Grass pollen is one of the most common environmental allergies. You can have an allergic reaction to grass by direct contact or by breathing in its pollen.
Grass pollen allergy symptoms:
- Runny or congested nose
- Itchy eyes, nose, ears, and mouth
- Watery, red eyes
- Swelling around your eyes
While there are many different types of grass, they all have a fairly similar make up, so people who are allergic to one are likely allergic to several. See a grass pollen identification guide.
Common allergy-causing grasses:
- Perennial rye
- Kentucky bluegrass
- Sweet vernal
As grass begins to grow from late spring into summer, grass allergy symptoms become prevalent as pollen circulates in the wind.
Oral Allergy Syndrome
For those with tree, weed and grass pollen allergies, certain foods may also cause localized reactions – like itchy throat. It’s called Oral Allergy Syndrome. Because the protein structures in foods like fruits and vegetables are similar to those found in tree, grass and weed pollen, they can cause itching and tingling to the mouth and throat. For example, if you’re allergic to grasses, consuming peaches, watermelon, tomatoes, white potatoes and oranges during the pollen season may cause additional symptoms.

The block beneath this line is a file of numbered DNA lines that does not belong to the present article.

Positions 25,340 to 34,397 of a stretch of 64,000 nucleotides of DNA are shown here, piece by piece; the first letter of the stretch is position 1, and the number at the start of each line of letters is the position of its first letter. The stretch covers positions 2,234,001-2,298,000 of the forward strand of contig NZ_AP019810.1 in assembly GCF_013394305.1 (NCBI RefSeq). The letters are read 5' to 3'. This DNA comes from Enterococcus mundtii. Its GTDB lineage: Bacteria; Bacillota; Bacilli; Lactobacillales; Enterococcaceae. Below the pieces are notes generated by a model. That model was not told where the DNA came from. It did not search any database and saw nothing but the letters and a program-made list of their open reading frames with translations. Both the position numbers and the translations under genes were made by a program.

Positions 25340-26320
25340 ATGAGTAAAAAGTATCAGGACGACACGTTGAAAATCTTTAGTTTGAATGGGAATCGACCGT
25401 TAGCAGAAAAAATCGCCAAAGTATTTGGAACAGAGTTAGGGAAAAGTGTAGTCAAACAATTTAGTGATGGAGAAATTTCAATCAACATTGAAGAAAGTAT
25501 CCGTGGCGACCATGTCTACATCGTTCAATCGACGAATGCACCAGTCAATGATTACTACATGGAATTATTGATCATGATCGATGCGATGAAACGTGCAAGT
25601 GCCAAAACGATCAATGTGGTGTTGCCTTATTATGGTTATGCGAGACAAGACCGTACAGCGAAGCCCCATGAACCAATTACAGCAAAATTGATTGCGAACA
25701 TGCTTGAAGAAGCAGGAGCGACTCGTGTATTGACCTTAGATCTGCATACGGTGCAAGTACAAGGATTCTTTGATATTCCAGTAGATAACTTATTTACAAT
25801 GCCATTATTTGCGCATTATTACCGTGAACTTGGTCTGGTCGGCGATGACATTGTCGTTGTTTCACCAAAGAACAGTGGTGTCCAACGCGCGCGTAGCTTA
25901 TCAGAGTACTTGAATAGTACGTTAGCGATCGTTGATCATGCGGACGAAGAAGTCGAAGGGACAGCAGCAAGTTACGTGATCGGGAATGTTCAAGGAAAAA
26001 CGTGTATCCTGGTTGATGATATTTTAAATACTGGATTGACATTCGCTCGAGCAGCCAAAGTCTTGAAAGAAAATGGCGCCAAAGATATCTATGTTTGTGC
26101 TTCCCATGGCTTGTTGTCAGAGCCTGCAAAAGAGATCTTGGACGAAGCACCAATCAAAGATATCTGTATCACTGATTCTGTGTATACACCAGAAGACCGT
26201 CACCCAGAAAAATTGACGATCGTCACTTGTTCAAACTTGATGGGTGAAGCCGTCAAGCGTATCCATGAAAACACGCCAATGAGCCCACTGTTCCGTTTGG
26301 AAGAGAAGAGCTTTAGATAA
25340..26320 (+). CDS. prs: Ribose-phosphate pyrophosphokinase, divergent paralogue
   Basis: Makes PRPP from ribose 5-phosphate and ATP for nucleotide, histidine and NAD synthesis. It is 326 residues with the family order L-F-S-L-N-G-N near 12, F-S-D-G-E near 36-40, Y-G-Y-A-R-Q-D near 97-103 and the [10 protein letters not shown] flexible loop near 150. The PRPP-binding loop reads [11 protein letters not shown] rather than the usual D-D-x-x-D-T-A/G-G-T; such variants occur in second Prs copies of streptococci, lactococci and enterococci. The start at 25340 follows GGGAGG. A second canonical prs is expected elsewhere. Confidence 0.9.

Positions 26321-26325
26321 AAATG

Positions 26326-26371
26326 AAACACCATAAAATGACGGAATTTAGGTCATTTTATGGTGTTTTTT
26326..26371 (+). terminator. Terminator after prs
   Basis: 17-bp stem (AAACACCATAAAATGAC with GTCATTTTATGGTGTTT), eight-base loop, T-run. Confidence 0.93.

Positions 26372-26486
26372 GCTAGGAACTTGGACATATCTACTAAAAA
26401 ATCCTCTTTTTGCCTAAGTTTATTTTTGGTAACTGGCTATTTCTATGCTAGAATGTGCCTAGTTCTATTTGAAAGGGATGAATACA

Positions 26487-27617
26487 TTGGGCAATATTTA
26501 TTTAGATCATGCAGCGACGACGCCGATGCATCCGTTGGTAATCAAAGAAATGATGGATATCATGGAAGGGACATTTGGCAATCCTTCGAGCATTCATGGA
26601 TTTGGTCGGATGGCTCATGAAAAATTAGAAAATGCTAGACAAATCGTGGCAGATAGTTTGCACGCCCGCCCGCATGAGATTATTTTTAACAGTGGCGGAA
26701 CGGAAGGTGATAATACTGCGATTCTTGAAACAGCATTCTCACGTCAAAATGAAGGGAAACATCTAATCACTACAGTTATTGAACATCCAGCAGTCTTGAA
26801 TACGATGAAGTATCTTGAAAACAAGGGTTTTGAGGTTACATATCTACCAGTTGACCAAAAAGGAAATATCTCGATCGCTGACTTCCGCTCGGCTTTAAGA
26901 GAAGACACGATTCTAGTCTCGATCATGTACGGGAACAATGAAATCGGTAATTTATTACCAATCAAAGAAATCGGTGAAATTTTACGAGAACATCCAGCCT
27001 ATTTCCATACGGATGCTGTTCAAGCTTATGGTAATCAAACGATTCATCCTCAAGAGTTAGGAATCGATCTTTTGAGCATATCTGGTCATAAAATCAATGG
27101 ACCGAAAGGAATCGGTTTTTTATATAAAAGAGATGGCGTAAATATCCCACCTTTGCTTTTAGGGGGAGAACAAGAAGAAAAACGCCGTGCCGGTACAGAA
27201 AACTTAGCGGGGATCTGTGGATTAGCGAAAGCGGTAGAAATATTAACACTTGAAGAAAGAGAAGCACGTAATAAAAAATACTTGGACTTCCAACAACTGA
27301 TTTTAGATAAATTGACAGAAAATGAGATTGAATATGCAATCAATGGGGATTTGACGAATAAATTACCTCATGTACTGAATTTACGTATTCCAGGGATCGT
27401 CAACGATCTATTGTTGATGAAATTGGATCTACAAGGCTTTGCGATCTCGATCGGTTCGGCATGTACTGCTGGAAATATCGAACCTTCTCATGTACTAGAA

How can allergy drops help grass allergy?
Because avoiding grass altogether is just not realistic, building tolerance to grass pollen can help reduce reactions and the need for antihistamines. Sublingual immunotherapy can be an effective form of treatment for those suffering from grass allergy.
Seasonal allergy control tips
- Close windows
- Remove your shoes when going inside
- Shower after being outdoors
- Avoid spending time outside on dry, windy days
- Wear sunglasses and/or mask to keep pollen out of your eyes and mouth
- Wash clothing after being outdoors
- Monitor pollen counts before enjoying outdoor activities